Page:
If you want to save battery power, you might force-close apps on your smartphone.

Makes sense, right? Why divert processing power to those apps if you’re not using them?

Well, apparently, there’s a good reason to keep those programs running. Both Apple and Google have confirmed that their mobile operating systems work more efficiently if you refrain from closing your apps.

Here’s why: When you’re not using an app, the operating system suspends its operation. That means that, while it’s sitting in your phone’s memory, it’s not consuming any resources that could be used by other apps. Your apps aren’t drawing battery power, so there’s no point in closing them.

In fact, you might be doing more harm than good. As Wired reports, your smartphone’s algorithms run memory management. Your phone knows which apps require more memory, and by keeping the apps open the phone will manage available resources so that you don’t use more than necessary.

“You’re far, far better off letting the system work for you rather than forcing it to re-open and re-start everything every time,” writes David Pierce for Wired. “Battery questions aside, it makes your phone slower and less coherent.”

Granted, you probably won’t notice a drastic difference either way, but the bottom line is that your phone doesn’t need your help. If you manually close your app, you won’t notice an improvement, so there’s no sense in wasting your time.

If you’re concerned about battery power, there are a few things you can do.

First, don’t charge too often. As we’ve covered before, modern phones use lithium-ion batteries, which retain their charges quite effectively when you keep them in the 40–80 percent range.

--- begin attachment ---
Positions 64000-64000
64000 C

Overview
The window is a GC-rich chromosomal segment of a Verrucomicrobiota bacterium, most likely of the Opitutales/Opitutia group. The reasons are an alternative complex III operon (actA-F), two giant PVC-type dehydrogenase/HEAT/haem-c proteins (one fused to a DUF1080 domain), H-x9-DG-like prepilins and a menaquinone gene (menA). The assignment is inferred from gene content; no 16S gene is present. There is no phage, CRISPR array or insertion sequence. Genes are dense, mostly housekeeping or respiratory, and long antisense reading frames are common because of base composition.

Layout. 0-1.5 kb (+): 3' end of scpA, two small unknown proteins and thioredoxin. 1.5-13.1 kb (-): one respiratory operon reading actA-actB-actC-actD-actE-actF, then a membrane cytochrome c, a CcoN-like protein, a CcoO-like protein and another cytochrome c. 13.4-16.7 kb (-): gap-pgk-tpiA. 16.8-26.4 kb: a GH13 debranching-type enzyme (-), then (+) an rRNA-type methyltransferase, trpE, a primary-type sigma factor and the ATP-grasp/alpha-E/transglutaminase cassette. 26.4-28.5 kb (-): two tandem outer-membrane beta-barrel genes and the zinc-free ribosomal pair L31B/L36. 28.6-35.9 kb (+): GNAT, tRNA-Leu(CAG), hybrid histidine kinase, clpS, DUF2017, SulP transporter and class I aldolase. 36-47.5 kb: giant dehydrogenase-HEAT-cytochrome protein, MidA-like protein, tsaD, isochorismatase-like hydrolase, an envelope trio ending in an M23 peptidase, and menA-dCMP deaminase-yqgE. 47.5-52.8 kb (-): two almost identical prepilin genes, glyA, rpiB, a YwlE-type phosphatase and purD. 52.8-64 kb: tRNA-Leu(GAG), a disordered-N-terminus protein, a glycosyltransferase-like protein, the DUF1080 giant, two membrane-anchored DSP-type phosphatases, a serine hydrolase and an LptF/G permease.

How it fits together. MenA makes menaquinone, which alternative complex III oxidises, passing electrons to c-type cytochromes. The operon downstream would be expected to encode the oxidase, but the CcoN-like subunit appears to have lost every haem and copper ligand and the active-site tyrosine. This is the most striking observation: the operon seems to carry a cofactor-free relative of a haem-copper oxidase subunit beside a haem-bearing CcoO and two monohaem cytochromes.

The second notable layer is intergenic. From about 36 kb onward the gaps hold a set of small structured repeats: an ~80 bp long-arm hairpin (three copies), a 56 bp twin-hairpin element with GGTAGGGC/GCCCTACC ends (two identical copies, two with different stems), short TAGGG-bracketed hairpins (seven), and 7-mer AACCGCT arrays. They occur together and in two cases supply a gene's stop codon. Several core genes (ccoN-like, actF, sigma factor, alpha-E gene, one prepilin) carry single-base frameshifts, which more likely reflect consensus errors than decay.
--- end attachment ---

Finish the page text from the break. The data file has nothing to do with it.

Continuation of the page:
You should also avoid ultra-fast charging, according to Consumer Reports.

“Don’t always charge even a fast-charging phone at a fast rate,” says Rich Fisco, the publication’s lead smartphone tester. “Ultrafast charging could cause undue battery stress, ultimately reducing the number of times the phone can be recharged. If you’re charging overnight, use a slower charger, which you should be able to get from your phone’s manufacturer or any other seller it authorizes.”

To get more from your battery, you can also dim the screen and turn off unnecessary connectivity features. The exception is Wi-Fi; your phone uses much less battery power to access your home Wi-Fi than it uses to connect to cellular data networks.

Finally, keep your apps updated. Generally speaking, newer versions of apps are more likely to use processing power efficiently.

You should also restart your smartphone regularly.

This is more effective than force-quitting, since it clears all of the open apps out of your phone’s memory, essentially wiping the slate clean. It also allows the operating system to perform some essential cleanup which gets rid of app remnants.

“Sometimes these remnants are incompatible or improperly removed after installation or un-installation,” said tech consultant Bob Motamedi to Reader’s Digest. “Restarting your phone will eliminate most of these issues and will get your phone working better.”

You may not need to restart your phone every day, but you should try to get into the habit of rebooting at least once per week.